Sunday, August 12, 2007

There's no perfect Taekwondo school

Finding a good Taekwondo school in San Francisco is a challenge. Fair to say, it's tougher than learning a rare African dialect.

The issues:

- Schools want contracts to be signed. Am I dumb to sign a 3-year contract *with* a penalty for breaching it? Am I wearing a dunce cap? (Read: ATA schools.)

- Back to the wonder years. If you're being taught like a kid, there's ego involved. I'm not against lining up in a class with kids, I *don't* want to be treated like a juvenile. I don't want to play kid's games. I'm paying wads of cash, treat me like an adult, give me respectful training. Don't ask me about my grades in school. And yes, I obey my parents, thank you.

And as a rookie, I'm banned from the "intermediate" and "advanced" classes, where the adults are.

- Short classes. What kind of workout am I getting in a 1-hour class in which the first 1/2 hour is spent meditating and socializing?

- Expensive. I'm selling a limb for an hour of training, I want a good workout. Schools want the limb, but don't deliver the promised "brilliant" workout. Everything in San Francisco's expensive.

- Distances. Each hill in San Francisco adds minutes to the commute, and a decent Taekwondo school can't afford prime area. Property's too expensive. There's one school accessible to me, that's all, but the classes start too quick.

- Timings are weird. Classes start at 6pm, when my work ends. That's fair, but they don't want students coming late.

"We ask students to take rounds if they are late," said one instructor, clutching his black belt with a kung fu grip.

"Rounds?" I asked, amazed. I just told him that I'd probably be late, but no accomodation. I looked at the gym; it's barely 15x15, it would take 200 rounds to take the gas out of me.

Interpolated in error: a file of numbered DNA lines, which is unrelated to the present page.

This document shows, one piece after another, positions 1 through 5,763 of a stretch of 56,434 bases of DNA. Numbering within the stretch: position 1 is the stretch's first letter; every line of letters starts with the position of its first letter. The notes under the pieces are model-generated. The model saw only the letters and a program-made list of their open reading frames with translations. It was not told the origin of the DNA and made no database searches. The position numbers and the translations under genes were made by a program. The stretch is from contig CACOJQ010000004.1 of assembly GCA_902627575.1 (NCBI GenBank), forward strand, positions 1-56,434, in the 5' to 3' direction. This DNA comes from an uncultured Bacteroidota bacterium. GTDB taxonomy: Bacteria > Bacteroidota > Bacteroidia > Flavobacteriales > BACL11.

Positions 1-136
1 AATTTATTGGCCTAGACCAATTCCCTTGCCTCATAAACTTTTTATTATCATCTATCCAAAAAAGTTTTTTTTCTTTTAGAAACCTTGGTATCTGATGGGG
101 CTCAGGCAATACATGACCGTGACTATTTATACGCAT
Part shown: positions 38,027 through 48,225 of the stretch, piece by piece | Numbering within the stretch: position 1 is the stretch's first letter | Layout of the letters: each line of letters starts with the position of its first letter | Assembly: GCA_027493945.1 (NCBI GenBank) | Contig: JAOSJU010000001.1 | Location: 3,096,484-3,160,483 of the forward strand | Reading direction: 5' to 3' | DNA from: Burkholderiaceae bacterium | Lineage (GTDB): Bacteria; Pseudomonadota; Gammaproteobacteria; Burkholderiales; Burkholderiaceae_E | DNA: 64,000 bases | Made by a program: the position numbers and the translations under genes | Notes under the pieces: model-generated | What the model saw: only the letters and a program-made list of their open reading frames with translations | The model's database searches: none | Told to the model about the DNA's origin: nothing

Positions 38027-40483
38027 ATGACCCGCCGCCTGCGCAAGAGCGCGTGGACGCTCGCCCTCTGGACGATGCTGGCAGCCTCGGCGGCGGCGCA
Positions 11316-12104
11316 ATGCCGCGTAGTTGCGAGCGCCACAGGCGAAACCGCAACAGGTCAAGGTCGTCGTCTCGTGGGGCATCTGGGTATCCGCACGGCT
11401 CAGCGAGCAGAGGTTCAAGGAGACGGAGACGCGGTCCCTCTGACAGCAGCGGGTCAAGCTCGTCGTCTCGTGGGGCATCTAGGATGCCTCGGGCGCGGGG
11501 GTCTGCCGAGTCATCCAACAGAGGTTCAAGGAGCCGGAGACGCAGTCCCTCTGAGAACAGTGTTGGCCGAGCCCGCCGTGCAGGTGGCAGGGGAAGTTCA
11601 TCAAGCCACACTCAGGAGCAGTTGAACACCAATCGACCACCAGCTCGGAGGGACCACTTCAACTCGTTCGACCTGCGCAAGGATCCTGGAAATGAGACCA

"Thank you sir," and I leave, looking for a coffee store to gather my breath and gasp over what the instructor just said.

- Styles. Taekwondo is fragmented -- with so many styles -- it's hard to pick one that will last long. There are no vanilla TKD schools - they are either combined with other styles, or the styles suck.

I could rant for hours. Nevertheless, it's been fun checking out different martial arts, their complements, and their flaws, like the "internal martial arts."

The quest goes on!


Blogger tkdjunkie said...

Good luck in finding a school -- it's more difficult than it seems!

Taekwondo schools make most of their money from kids, so they tend to market their services toward them. Hopefully there will be a few schools in your area that market toward adults too.

Keep looking and don't give up!

Many hugs to ya :)

5:06 PM  
Blogger Khakra said...

hey junko, the only choice i have is one that falls into the meditation/chatty problem category! It's a hapkido/TKD mix, but something's better than nothing. I'm trying stuff out of town too.

You're right though, schools need all the money they can get, especially in San Fran. Costs can get way out of hand -- just renting a place once a week for a month can be $850+. Sheesh!

8:31 PM  
Anonymous Downunder said...

Try some karate and learn real martial arts :p No more red pajamas.

Oh and by the way, my USA Visa comes in 4 weeks. Guess which kangaroo is moving to the USA for a few years?

4:46 PM  

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